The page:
Our Christmas Eve celebrations were always of a red sauce sort. Not surprising, given that my Nana owned an Italian-American restaurant – not a Calabrian restaurant, not a Tuscan restaurant, not a Piemontese restaurant – a restaurant specializing in all things breaded, stuffed, and red sauced.
Chicken Parmigiana is still my go-to comfort food. If I haven’t the energy for dredging and breading, a nice plate of rigatoni with simple red sauce will do. Comfort me with al dente noodles and a giant heap of tomato sauce, please.
For Christmas celebrations, we always had calzones – meatball or ham and cheese – and a big pot of my mother’s red sauce stewing away, her homemade meatballs, sausage, and half-inch thick rounds of pepperoni simmering in the giant saucepot. We were not a Feast of the Seven Fishes family.
A couple of years ago, I decided to go rogue, eschewing the antipasto platter, calzones, meatballs, and sauce for an improvised Feast of the Seven Fishes.
Very little research was involved, and some of the dishes materialized based upon what was available at the fish market, the only criteria being that most servings be tapas-sized, a format that lends itself to improvisation.
The meal was a success – there was much laughter, joking, anticipating what dish would come next, and ended with a family nearly too full to eat Course Eight, clams with chourico (I got excited about the whole thing. I went overboard. What can I say?).
After the succession of fish dishes, from those for the mildly adventurous (anchovy, raisin, and orange crostini – funny, I loved these, but not too many people came up to snag their second crostini. Anchovy haters.), to the lazy (shrimp cocktail – perhaps this doesn’t even count as a course, and can get us back to seven from eight?), to the simple (butter-poached salmon), to the not-quite perfect, yet still showing some potential (salt cod fish and chips), we were sated. We were happy. And we had expanded our Italian-American culinary horizons.
Though the meal – and the celebration – was wonderful, there was one dish I missed, a favorite from my youth: Nana’s clams casino, along with their classic 1970’s aesthetic – breaded, buttery, and lemony.
Earlier this year, I started working on recreating this recipe, and after one failed attempt with regular breadcrumbs, it dawned on me. I was missing the secret ingredient. And from what I could surmise, that secret ingredient could be nothing other than Ritz.
After confirming with my aunt that Ritz crackers were, indeed, the secret ingredient, Nana’s clams casino were finally back on the menu, and make them, I did. In fact, I believe I made them every weekend for six weeks last winter and into the spring. And this Christmas, we’re back to our normal red sauce celebration (nothing wrong with that, and my sister-in-law makes a mean lasagne, too), but I think I’ll be serving these up as well, an appetizer Feast of the One Shellfish leading into the meatballs, lasagne, and rigatoni.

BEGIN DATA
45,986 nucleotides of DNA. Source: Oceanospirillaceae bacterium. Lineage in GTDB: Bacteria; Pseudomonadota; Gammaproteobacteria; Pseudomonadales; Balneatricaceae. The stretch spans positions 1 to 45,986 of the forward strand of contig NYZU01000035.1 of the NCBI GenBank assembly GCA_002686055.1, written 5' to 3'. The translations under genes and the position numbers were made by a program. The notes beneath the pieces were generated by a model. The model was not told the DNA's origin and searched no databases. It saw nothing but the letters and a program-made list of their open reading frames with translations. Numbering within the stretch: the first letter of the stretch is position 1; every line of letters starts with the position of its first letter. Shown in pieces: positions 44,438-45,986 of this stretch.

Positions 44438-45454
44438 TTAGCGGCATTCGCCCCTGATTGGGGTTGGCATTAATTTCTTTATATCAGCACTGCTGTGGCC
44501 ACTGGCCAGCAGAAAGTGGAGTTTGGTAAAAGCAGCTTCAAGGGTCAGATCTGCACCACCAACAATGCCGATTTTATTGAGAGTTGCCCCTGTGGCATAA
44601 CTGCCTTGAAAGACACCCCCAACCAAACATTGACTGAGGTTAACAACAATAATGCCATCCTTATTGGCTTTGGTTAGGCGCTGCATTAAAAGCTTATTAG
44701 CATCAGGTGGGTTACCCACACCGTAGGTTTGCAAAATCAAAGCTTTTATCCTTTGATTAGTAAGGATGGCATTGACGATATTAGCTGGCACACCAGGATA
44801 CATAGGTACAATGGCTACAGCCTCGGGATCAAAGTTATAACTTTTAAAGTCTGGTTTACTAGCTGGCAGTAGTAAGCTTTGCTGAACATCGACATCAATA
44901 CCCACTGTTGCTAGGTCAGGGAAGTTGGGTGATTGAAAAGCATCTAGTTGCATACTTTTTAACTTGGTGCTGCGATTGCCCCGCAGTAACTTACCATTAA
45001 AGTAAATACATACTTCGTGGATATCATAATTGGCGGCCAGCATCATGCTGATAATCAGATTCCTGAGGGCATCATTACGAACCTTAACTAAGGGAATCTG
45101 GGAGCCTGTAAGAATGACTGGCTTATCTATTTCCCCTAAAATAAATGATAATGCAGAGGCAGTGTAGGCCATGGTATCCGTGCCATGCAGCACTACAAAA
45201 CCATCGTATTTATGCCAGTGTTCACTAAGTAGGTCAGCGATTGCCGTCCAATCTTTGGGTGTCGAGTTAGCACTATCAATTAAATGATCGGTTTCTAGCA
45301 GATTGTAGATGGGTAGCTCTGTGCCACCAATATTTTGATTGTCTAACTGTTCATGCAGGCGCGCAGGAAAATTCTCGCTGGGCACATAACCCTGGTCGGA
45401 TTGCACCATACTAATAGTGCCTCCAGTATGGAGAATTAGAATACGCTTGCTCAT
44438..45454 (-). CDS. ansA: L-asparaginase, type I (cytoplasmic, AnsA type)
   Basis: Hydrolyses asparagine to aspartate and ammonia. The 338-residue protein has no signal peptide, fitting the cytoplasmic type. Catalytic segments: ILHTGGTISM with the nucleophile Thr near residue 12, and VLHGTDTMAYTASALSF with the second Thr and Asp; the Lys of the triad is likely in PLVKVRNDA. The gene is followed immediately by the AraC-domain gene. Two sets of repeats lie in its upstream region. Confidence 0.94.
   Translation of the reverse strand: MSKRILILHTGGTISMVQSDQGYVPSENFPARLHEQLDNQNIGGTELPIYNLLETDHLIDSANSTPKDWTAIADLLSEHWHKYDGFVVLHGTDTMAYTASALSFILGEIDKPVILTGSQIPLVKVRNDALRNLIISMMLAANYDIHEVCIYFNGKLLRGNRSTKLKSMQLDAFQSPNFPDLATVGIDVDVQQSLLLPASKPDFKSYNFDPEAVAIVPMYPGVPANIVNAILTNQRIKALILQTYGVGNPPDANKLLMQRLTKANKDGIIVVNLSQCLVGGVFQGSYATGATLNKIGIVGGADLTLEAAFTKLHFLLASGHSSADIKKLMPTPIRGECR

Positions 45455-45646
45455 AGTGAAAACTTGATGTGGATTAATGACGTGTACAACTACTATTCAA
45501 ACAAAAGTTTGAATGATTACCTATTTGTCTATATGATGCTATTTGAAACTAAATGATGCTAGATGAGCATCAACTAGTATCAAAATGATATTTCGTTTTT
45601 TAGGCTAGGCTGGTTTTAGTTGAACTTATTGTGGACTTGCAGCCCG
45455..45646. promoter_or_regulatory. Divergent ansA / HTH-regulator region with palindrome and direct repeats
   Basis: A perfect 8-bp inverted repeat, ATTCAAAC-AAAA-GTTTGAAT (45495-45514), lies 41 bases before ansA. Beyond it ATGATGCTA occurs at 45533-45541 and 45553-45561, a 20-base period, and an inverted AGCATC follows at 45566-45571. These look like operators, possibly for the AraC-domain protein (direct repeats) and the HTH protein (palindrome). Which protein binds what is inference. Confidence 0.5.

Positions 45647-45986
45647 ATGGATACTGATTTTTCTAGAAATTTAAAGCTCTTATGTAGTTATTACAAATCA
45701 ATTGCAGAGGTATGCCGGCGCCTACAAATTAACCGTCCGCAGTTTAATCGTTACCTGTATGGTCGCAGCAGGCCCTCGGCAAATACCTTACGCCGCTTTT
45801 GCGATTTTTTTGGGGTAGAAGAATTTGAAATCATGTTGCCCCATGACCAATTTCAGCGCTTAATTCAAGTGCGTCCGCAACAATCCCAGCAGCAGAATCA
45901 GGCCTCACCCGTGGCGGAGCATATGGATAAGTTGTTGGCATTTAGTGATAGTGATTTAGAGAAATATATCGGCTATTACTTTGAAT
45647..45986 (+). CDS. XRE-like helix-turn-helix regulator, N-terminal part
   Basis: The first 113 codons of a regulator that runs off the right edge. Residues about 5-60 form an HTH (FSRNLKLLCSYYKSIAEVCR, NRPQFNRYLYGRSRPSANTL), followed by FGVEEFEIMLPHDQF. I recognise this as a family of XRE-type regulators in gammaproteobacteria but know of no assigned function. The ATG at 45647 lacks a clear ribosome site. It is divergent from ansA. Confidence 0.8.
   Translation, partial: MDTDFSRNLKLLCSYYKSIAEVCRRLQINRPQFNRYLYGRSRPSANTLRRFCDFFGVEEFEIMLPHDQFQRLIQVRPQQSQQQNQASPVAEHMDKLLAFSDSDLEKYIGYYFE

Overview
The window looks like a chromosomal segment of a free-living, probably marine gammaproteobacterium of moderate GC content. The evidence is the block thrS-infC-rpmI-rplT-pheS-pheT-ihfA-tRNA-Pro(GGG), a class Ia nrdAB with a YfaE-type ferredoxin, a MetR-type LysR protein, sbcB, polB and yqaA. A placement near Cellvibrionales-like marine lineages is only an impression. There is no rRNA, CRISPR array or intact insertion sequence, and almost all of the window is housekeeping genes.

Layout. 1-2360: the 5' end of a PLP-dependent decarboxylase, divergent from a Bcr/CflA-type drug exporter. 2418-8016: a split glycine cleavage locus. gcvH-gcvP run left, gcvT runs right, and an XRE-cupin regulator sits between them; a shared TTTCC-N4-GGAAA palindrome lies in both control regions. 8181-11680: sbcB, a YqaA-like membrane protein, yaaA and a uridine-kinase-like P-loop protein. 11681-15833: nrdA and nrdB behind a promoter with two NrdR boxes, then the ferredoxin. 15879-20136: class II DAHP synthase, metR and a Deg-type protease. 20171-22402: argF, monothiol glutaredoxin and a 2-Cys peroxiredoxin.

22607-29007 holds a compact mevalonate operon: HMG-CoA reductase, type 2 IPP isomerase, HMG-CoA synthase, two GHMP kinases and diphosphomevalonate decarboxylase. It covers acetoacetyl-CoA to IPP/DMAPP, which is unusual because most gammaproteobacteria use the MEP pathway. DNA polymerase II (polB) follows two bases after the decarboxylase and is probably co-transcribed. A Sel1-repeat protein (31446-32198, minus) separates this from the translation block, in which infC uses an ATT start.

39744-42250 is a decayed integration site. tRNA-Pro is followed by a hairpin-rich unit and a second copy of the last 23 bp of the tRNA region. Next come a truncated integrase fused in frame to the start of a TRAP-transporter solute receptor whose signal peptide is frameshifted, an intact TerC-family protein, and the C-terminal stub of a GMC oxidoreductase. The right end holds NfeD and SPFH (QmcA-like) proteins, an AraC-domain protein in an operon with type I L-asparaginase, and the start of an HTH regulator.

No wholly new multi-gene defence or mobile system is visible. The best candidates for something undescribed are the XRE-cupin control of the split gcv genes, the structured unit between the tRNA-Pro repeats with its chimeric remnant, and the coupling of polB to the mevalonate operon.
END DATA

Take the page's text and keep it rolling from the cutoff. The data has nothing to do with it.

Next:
- 12 littleneck clams, shells scrubbed well
- 4 tablespoons unsalted butter
- 2 medium cloves garlic, minced (approximately 1 ½ teaspoons)
- 1 cup Ritz cracker crumbs (see note)
- ½ cup freshly grated Pecorino Romano or Parmigiano-Reggiano cheese
- ¼ cup (packed) parsley leaves, minced
- the juice of one lemon (3 to 4 tablespoons of juice)
- 2 slices bacon, sliced crosswise into 6 pieces per slice
- lemon wedges for serving
- freshly ground black pepper
- Preheat the oven to 350ºF.
- In a large steamer basket, steam the littlenecks until their shells open, 5 to 7 minutes.
- Allow the clams to cool slightly. To remove the empty half of the shell, hold the clam with the open side of the shell facing up, twist the empty half toward you until it breaks loose, then discard it. Be careful to clean any wayward shards of shell from the clam.
- When removing the empty shells from the clams, it’s helpful to have two bowls at the ready: one to hold the clams while they cool after being removed from the steamer basket, the other for empty shells.
- If there is liquid under the littleneck in its shell, drain it out, then place the littlenecks in their shells in a large baking dish or on a rimmed baking sheet.
- While the littlenecks steam, melt the butter in a medium sauté pan over medium heat. Add the garlic and sauté until just softened, 1 to 2 minutes.
- In a medium bowl, stir together the cracker crumbs, cheese, and parsley, then season with pepper – there’s no need to add salt to this dish, you’ll have all you need from the brine of the sea.
- Pour the melted butter with the garlic into the cracker crumb mix, then add the lemon juice. Stir until all of the wet ingredients are incorporated into the dry.
- Generously top the littlenecks with the crumb topping – it’s helpful to make clam-sized clumps of topping in your hand, then place them over the clams.
- Once covered with stuffing, place a slice of bacon atop each clam, and bake until the bacon is cooked and the crumb topping is golden brown, 40 to 45 minutes.
- Though it’s barely necessary, given the already intense lemon flavor, serve them forth with a wedge of lemon.
Cracker crumb note: process the crackers in a food processor for fine crumbs. One sleeve (32 crackers) yields approximately 1 cup of crumbs.
This recipe, along with the tale of coming to a full understanding of my Nana’s business (restaurant and otherwise), was originally published on American Food Roots. If you like stories about family secrets, I suggest you check it out here.
Also, cookbook author and one of the founders of American Food Roots, Domenica Marchetti, is an expert on Italian cuisine, and shares some interesting information on the Feast of the Seven Fishes here. Spoiler alert: it’s not called the Feast of the Seven Fishes in Italy – and the term might be just as Italian-American as my Nana’s red sauce and meatballs served on top of spaghetti. Or, for that matter, as her clams casino.
Buon Natale a tutti!